Overcoming The False Hope of a Ransomware Attack (Part 2)

By Georg Tichy


Welcome back to the second half of our two-part article on how ransomware is built to deliver false hope in order to scam businesses harder than hackers have ever scammed before. While ransomware was once grudgingly praised for the innovative integration of cryptography into malware, as it turns out, this is mostly just an illusion. Last time we talked about the rising threat of ransomware, how malware has a long tradition of destroying files, and the way ransomware works once it attacks your computer. Join us again today as we pick up right where we left off with encryption, how it works, and why ransomware uses it.

Ransomware Encryption

The big confusion about ransomware is the use of encryption. At first, it was lauded as one of the cleverest upgrades to malware since email attachments but in reality, the only reason encryption is used instead of full-on deletion is to create false hope and the possibility that companies will pay up.

Here’s how it works: Encryption relies on a key, the thing that determines how the files will be encrypted. One of the simplest encryption keys is the backward alphabet where A=Z, B=Y, C=X, and so on. A more complex version might use a specific page of a specific book where A=first letter, etc. The point of the encryption key is that as long as it is sufficiently complicated or impossible to predict, you cannot decrypt anything that has been encrypted without the original key.

When your files are encrypted through ransomware, it’s important to understand that modern encryption software can randomly generate one-time nonsense keys that cannot be decrypted and, if the key is lost, so too is anything that was encrypted with it. This means that unless you get the exact key used to wreck your files, there’s simply no way you’ll be able to get them back. Some hackers will promise to give you the key and a decryption tool but experience has revealed the majority of these promises to be outright lies.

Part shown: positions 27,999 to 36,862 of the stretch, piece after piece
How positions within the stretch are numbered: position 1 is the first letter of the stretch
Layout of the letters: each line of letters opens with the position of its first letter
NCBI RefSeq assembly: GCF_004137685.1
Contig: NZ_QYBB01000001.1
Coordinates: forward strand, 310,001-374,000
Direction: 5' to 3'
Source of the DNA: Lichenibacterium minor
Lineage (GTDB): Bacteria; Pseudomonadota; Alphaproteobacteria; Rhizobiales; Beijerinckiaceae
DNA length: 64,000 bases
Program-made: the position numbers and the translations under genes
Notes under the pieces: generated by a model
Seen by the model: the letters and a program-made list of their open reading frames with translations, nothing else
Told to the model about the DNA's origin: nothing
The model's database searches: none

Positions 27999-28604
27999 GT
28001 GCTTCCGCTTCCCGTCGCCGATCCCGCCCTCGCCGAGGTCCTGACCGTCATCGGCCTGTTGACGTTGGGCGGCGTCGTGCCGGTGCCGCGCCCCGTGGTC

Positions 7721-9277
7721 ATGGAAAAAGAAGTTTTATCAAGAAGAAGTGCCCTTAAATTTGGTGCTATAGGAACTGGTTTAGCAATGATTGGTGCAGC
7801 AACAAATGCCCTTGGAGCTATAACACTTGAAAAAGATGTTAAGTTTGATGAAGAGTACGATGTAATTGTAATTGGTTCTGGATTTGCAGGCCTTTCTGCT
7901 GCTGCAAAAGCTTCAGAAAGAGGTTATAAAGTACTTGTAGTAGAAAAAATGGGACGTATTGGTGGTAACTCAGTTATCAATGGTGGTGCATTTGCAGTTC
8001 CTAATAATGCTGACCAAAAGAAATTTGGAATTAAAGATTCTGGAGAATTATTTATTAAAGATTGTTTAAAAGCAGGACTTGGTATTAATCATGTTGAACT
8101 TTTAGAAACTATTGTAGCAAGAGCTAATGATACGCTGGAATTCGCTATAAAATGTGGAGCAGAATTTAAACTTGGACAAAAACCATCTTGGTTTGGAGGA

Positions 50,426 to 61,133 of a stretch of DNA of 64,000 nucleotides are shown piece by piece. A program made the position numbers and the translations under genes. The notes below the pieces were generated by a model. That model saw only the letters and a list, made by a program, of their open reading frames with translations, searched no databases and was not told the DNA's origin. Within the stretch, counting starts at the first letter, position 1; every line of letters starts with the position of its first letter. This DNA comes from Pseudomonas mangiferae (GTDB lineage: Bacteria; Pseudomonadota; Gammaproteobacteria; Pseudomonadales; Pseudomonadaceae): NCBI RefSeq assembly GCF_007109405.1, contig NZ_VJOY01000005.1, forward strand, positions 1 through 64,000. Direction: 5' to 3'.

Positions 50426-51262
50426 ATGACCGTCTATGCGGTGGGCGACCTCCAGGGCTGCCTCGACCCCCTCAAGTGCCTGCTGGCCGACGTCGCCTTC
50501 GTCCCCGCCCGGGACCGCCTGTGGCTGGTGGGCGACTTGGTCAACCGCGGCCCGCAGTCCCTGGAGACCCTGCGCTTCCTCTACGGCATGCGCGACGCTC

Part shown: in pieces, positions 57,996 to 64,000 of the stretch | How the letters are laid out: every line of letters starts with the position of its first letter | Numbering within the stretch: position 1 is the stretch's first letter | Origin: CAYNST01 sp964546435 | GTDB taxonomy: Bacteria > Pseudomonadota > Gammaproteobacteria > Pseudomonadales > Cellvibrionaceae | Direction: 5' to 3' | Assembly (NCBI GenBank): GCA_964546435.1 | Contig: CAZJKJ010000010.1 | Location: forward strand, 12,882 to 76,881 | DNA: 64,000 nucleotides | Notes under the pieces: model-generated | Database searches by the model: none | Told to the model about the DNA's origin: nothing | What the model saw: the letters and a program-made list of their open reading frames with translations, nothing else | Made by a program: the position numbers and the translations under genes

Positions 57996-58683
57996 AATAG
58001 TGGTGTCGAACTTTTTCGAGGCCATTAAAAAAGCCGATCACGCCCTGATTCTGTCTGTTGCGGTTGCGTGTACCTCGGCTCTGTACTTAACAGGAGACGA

Trusting Hackers

The final piece to this puzzle is knowing who you’re dealing with. Let’s say that a suspicious person comes up to you in the airport and asks to ‘hold your phone’ for a dollar. Naturally, you’re going say no. Sure, you could make a dollar but you’ll probably also get your phone stolen at the same time. Along the same vein, hackers are malicious criminals. They make hurtful software and sic it on people because it’s funny and might make them a little money. Don’t forget that ransomware hackers, in particular, have willingly put patients at risk of death by targeting hospitals. Are you really going to trust them to give you the correct encryption tools and key if you pay the ransom?

Don’t Give Into False Hope

Ransomware is real, it’s problematic, and it is almost always permanent. The fact that encryption is used simply suffuses business owners and IT directors with false hope that lost data can be restored but there is a very low chance that paying will actually result in access to a working decryption tool. In fact, there is even a new Windows ‘ransomware’ going around that just deletes your files and then lies about it. In the face of cyber criminality at every turn, the only defense is a comprehensive set of backups from your network configuration to the day-to-day files your employees need to work.

Don’t believe the hype. As interesting as the introduction of encryption and ransom messages seemed at first, the real innovation is the psychological effect the promise of ‘easy’ file restoration has on businesses who have just been badly hacked. Don’t believe the ransom message, don’t trust hackers, and do put together a rock-solid backup and disaster recovery plan so you laugh off the hackers, wipe to factory settings, restore from backups, and get your business back on its feet in a matter of hours. For more cybersecurity tips, trends, and recent developmentsĀ contact us today!

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